Frédéric CHOPIN (1810-1849)
Etudes, Op. 10
Leopold GODOWSKY (1870-1938)
Studies on Chopin’s Etudes, Op. 10
David Stanhope (piano)
rec. April 2012, City Recital Hall, Angel Place, Sydney, Australia
TALL POPPIES TP230 [44:34 + 47:15]
David Stanhope bills himself as “an occasional pianist” and came to the instrument after learning to play the French horn and bass trombone. He spends time both conducting and composing, making him a sort of musical Renaissance man. This makes it all the more unfair that in his free time he somehow managed to learn the piano well enough to play Godowsky’s etudes after Chopin, and play them with aplomb. Some people got more than their fair share of talent.
Stanhope is attracted to super-difficult works, like Godowsky’s, and the genre has been his recording focus. Here, he tackles Chopin’s Op. 10 and Godowsky’s variations on those études, presenting each Chopin piece followed by its Godowsky rewrites. The booklet notes explain what’s going on very clearly, but really I suggest you watch Stanhope’s videos on YouTube, where he patiently and wittily explains what’s going on, shows you just how hard the music is to play, and then plays it
link 3). That first link is especially rewarding: it may change entirely how you think about a very famous etude.
You might object to the short playing time of the two CDs (45 minutes and 47 minutes), but this turns out to be just right. 45 minutes is the exact amount of time my brain can go listening to such taxing piano showpieces before wanting to hear something else. The shorter first disc, especially, is welcome because by the end, you’ve just heard Godowsky’s seven versions of the “Black Keys” etude.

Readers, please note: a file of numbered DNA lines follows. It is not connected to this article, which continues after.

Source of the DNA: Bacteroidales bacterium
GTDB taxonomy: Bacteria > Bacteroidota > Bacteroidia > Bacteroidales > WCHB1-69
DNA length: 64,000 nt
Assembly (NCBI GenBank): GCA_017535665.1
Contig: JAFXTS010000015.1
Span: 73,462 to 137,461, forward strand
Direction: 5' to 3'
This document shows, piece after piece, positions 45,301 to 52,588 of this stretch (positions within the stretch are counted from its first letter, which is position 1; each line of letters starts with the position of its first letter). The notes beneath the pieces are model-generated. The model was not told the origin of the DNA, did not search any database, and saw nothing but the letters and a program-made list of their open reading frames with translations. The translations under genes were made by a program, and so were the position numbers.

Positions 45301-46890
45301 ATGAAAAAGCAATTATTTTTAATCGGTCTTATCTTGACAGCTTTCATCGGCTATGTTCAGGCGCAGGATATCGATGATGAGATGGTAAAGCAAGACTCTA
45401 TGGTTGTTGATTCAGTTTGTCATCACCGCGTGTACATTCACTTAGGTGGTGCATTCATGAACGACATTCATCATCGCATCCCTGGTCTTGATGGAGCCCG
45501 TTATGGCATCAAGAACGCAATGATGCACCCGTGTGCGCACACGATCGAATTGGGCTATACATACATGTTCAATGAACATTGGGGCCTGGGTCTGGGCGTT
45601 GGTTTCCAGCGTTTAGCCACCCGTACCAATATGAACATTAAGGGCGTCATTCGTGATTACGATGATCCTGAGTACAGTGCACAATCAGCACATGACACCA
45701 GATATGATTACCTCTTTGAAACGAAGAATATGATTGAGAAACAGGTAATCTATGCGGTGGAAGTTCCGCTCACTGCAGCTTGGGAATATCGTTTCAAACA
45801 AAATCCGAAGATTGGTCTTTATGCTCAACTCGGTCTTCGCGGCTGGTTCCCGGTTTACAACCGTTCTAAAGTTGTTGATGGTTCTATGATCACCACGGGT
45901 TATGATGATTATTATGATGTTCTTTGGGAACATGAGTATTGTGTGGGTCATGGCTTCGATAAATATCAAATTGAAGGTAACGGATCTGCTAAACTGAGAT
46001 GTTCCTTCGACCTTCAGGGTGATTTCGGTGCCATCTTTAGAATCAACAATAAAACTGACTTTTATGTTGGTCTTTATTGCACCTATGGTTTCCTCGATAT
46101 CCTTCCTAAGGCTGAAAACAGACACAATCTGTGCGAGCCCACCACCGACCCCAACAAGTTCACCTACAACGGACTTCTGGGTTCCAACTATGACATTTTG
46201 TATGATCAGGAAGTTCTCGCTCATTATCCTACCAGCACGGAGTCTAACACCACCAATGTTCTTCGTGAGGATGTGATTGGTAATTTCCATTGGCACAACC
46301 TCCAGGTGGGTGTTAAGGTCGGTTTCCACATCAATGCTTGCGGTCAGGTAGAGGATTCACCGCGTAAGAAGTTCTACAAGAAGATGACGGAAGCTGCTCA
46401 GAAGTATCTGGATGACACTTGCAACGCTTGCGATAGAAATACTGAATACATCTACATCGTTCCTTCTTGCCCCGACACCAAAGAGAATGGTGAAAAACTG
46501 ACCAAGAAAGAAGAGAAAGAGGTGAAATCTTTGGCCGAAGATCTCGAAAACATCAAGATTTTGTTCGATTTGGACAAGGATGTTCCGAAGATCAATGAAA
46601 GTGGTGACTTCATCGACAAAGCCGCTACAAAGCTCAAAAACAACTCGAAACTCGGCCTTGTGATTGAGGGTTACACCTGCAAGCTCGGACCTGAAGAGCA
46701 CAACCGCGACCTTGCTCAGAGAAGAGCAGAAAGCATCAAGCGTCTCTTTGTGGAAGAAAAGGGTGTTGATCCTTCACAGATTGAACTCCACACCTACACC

It’s a lot of fun to read the booklet as you listen along, but it’s still fun to just listen. David Stanhope is a formidable virtuoso. Generally he does not show the strain or herculean effort you’d expect ... and when he does sound stressed, can you blame him? Without use of the booklet, I’m honestly not sure if I could tell which etudes are written for the left hand alone. Godowsky’s bag of tricks is deep, and Stanhope’s ability to cope is seemingly bottomless.
I don’t know Marc-André Hamelin’s recordings well enough to compare the performers in detail, but the recorded sound for this Stanhope set has more colour and pop. Stanhope’s playing style, too, is less clinical than Hamelin’s.
Stanhope’s booklet notes are personable and honest about the music and its challenges. He does an admirable job explaining the technical feats, and he leaves his email address if you have any questions. If you like this repertoire you should get this album. If you’re not certain or worried about overdosing on piano, do try one or two of the excellent YouTube videos.